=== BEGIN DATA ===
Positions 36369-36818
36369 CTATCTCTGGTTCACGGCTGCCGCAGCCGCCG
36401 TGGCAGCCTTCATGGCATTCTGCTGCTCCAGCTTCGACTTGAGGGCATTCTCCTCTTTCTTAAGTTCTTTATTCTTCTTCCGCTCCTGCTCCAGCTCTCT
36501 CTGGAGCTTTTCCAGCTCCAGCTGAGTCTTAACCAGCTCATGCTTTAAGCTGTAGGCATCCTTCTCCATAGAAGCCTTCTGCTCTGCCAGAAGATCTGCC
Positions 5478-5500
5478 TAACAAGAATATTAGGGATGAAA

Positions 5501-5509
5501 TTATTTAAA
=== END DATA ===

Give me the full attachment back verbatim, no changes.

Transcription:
Positions 36369-36818
36369 CTATCTCTGGTTCACGGCTGCCGCAGCCGCCG
36401 TGGCAGCCTTCATGGCATTCTGCTGCTCCAGCTTCGACTTGAGGGCATTCTCCTCTTTCTTAAGTTCTTTATTCTTCTTCCGCTCCTGCTCCAGCTCTCT
36501 CTGGAGCTTTTCCAGCTCCAGCTGAGTCTTAACCAGCTCATGCTTTAAGCTGTAGGCATCCTTCTCCATAGAAGCCTTCTGCTCTGCCAGAAGATCTGCC
Positions 5478-5500
5478 TAACAAGAATATTAGGGATGAAA

Positions 5501-5509
5501 TTATTTAAA